A trial comparing trastuzumab emtansine and taxane chemotherapy for advanced cancer of the stomach (GATSBY)

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Cancer type:

Stomach cancer

Status:

Results

Phase:

Phase 2/3

This trial compared trastuzumab emtansine with taxane chemotherapy for cancer of the stomach or cancer where the stomach meets the oesophagus. It was for people whose cancer cells have large amounts of a protein called HER2 (HER2 positive cancer) and had spread.

More about this trial

Doctors can treat HER2 positive cancer Open a glossary item with drugs such as trastuzumab (Herceptin) which target the HER2 protein. Some stomach cancers (gastric cancer) or cancers where the stomach meets the oesophagus (gastro oesophageal junction cancer) are HER2 positive.
 
In this trial, researchers looked at a drug called trastuzumab emtansine (Kadcyla). This is a combination of trastuzumab and a chemotherapy drug called emtansine.
 
They looked at different ways of giving trastuzumab emtansine, and compared it with taxane chemotherapy. Taxane chemotherapy drugs include docetaxel (Taxotere) and paclitaxel (Taxol).
 
The aims of the trial were to:
  • find out if trastuzumab emtansine works better than taxane chemotherapy for HER2 positive stomach cancer that has spread
  • learn more about the side effects

Summary of results

This trial showed that trastuzumab emtansine was no better than taxane chemotherapy for HER2 positive stomach cancer that had spread.
 
Phase 2
In the phase 2 part of the trial, the researchers were looking for the best way to give trastuzumab emtansine. They recruited 182 people into 1 of 3 treatment groups at random, and:
  • 70 people were in the group which had trastuzumab emtansine every 3 weeks
  • 75 people were in the group which had trastuzumab emtansine every week
  • 37 people were in the group which had taxane chemotherapy (either docetaxel or paclitaxel) 
Results from this part of the trial showed that it was better to have trastuzumab emtansine every week, rather than every 3 weeks.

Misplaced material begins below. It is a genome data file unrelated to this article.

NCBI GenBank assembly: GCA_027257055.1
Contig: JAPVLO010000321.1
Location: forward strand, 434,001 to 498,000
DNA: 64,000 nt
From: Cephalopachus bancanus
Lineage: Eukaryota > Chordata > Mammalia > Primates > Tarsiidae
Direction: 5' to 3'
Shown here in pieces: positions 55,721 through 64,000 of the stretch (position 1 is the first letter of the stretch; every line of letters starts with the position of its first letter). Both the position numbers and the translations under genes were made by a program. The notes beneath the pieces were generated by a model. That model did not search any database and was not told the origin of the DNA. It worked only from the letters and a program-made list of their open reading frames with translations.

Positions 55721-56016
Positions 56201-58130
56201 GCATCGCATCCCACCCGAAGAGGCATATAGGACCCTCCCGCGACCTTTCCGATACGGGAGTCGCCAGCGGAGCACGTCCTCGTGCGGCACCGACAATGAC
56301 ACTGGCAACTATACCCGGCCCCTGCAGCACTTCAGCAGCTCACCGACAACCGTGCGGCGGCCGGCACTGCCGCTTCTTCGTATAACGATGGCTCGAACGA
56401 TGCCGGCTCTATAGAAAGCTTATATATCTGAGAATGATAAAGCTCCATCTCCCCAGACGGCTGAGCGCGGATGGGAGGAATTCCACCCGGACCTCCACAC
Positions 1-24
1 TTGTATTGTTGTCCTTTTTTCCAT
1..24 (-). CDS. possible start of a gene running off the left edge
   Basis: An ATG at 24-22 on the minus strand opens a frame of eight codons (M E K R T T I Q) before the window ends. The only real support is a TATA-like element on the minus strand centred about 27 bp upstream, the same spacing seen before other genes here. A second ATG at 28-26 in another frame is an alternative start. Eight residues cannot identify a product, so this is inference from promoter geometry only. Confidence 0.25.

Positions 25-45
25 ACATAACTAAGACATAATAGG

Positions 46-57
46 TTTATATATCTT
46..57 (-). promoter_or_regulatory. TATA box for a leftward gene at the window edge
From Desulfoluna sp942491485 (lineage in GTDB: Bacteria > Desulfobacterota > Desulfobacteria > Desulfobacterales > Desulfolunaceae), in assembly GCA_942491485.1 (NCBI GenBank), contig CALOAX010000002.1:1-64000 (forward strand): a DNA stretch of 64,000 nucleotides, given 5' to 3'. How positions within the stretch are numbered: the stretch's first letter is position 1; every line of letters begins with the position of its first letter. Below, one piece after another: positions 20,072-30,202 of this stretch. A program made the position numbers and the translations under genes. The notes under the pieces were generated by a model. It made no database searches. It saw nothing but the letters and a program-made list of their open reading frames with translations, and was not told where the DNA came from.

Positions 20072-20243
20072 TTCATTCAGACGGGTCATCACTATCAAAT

Phase 3
The phase 3 part of the trial recruited another 233 people into 1 of 2 treatment groups at random, and:
  • 153 people were in the weekly trastuzumab emtansine group
  • 80 people were in the taxane chemotherapy group
Results
The research team analysed the results for people recruited during phase 2 and phase 3 of the trial together.
 
They looked at how long it was before the cancer started to grow. They found it was:
  • 2.7 months for those who had weekly trastuzumab emtansine
  • 2.9 months for those who had taxane chemotherapy
They also looked at how long people lived for and found it was:
  • 7.9 months for those who had weekly trastuzumab emtansine
  • 8.6 months for those who had taxane chemotherapy
Side effects
More than 9 out of 10 people who took part had at least 1 side effect. Some of the side effects were mild or short lived. But 6 out of 10 people who had trastuzumab emtansine and 7 out of 10 people who had taxane chemotherapy had more severe side effects.
 
The most common side effects of trastuzumab emtansine were a drop in red blood cells and blood clotting cells (platelets). The most common side effects of taxane chemotherapy was a drop in white blood cells and red blood cells.
 
There is more information about trastuzumab emtansine, paclitaxel and docetaxel in our Cancer Drugs section.
 
Conclusion
The trial team concluded that trastuzumab emtansine was no better than taxane chemotherapy for HER2 positive stomach cancer that had spread. They wonder if trastuzumab emtansine may work better if people have it in combination with another treatment.
 
When a trial shows a treatment isn’t useful for a particular group of patients it is still useful. It adds to our knowledge and understanding of cancer and how to treat it. 
 
We have based this summary on information from the research team. The information they sent us has been reviewed by independent specialists (peer reviewed Open a glossary item) and published in a medical journal. The figures we quote above were provided by the trial team who did the research. We have not analysed the data ourselves.

Recruitment start:

Recruitment end:

How to join a clinical trial

Please note: In order to join a trial you will need to discuss it with your doctor, unless otherwise specified.

Please note - unless we state otherwise in the summary, you need to talk to your doctor about joining a trial.

Chief Investigator

Dr Was Mansoor

Supported by

Experimental Cancer Medicine Centre (ECMC)
NIHR Clinical Research Network: Cancer
Roche

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Last review date

CRUK internal database number:

9724

Please note - unless we state otherwise in the summary, you need to talk to your doctor about joining a trial.

Charlie took part in a trial to try new treatments

A picture of Charlie

“I think it’s really important that people keep signing up to these type of trials to push research forward.”

Last reviewed:

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